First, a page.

The U.S. Department of Energy (DOE) today released two requests for information (RFI) seeking input on pathways to use solar energy to decarbonize industrial processes and on impacts of large-scale solar plants on wildlife and ecosystems. Both topics were identified in DOE’s Solar Futures Study, which examines solar energy’s potential role in a decarbonized grid and lays out a blueprint for solar to contribute as much as 45% of our country’s electrical supply by 2050 and support the electrification of buildings, transportation, and industry.
“To help achieve President Biden’s goal of a carbon free grid by 2035 and a 100% clean energy economy by 2050, solar energy is a major contributor in making renewable energy cheaper and more accessible,” said Acting Assistant Secretary for Energy Efficiency and Renewable Energy Kelly Speakes-Backman. “These RFIs, with the assistance of the public, will help guide DOE as it lays out its plan for solar electric and thermal energy for years to come.”
Decarbonizing Industrial Processes with Solar Thermal
Concentrating solar-thermal (CST) technologies have great potential to decarbonize the industrial sector because they can directly produce steam and other high-temperature fluids for integration with thermally driven industrial process, including steel, cement, and bulk chemicals. These three industries represent 15% of the industrial sector’s fossil consumption and 5% of fossil fuel consumed, which is nearly 10% of all carbon dioxide emitted in the United States.
The RFI seeks information from industry and researchers on opportunities to develop solar thermal industrial process technologies for high temperatures above 400°C that are capable of being rapidly advanced to industrial-scale demonstrations. Additionally, the RFI is interested in the production of fuels, including hydrogen, that can be generated using CST energy for simplified transportation and storage of renewable heat.
The responses will help DOE better understand the capabilities of CST technologies for use in industrial processes. DOE’s Solar Energy Technologies Office (SETO) has previously funded CST projects that use lower-temperature heat in food processing, waste management, and water desalination.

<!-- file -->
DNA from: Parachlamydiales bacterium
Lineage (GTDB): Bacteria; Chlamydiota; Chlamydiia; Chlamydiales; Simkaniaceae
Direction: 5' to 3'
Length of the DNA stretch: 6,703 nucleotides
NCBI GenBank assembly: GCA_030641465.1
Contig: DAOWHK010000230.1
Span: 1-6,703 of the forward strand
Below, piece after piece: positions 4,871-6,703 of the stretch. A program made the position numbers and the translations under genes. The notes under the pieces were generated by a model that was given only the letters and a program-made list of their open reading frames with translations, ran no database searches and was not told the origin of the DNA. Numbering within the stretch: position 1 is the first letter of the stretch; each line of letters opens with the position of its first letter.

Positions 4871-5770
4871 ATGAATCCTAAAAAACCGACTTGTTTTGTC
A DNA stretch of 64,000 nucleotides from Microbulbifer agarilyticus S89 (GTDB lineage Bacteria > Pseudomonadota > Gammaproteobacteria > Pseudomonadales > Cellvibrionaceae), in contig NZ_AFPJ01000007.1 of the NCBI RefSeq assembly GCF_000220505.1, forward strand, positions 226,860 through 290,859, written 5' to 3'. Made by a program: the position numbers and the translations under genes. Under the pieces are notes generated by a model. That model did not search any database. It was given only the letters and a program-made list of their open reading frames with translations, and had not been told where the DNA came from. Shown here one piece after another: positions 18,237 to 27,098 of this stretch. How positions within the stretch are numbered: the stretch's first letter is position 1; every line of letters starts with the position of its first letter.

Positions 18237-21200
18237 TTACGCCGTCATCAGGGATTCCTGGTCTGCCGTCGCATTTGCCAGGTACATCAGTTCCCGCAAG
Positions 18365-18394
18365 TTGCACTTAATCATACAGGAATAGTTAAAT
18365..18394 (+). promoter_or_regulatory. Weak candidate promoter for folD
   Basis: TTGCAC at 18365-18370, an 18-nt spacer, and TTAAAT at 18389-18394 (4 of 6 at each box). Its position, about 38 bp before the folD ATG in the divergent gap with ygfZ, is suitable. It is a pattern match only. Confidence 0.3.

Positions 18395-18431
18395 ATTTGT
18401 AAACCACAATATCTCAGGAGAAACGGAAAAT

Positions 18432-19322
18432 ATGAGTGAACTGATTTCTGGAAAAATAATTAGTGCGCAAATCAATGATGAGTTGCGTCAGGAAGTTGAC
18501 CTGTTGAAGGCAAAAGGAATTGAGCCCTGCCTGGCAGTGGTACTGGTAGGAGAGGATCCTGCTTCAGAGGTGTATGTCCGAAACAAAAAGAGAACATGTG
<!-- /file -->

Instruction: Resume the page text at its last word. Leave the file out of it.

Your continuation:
RFI submissions are due on 5:00 pm ET on October 13. Visit SETO’s website to download the full RFI and learn more about how to submit responses.
Solar Impacts on Wildlife and Ecosystems
The Solar Futures Study estimates that to meet the Biden administration’s decarbonization goals, the country could need 1 terawatt (TW) of solar capacity by 2035. This would require about 5.7 million acres of land for utility-scale solar installations. Although the land requirements are less than 0.3% of the land in the contiguous United States, minimizing the impacts on wildlife and wildlife habitat—as well as maximizing the benefits—will be critical to meeting these climate goals in partnership with local communities.
The RFI seeks information on the current practices related to siting large-scale solar energy plants and how stakeholders evaluate the impacts and potential benefits these plants may have on the surrounding environment, especially on wildlife.
Industry, government agencies, nonprofits, academia, research laboratories, and other stakeholders are encouraged to respond. EERE is specifically interested in information on current practices and trends, as well as identifying what data or resources would enable greater confidence in solar energy impact assessments.
RFI submissions are due no later than 5:00 pm ET on September 30. Visit SETO’s website to download the full RFI and learn more about how to submit responses.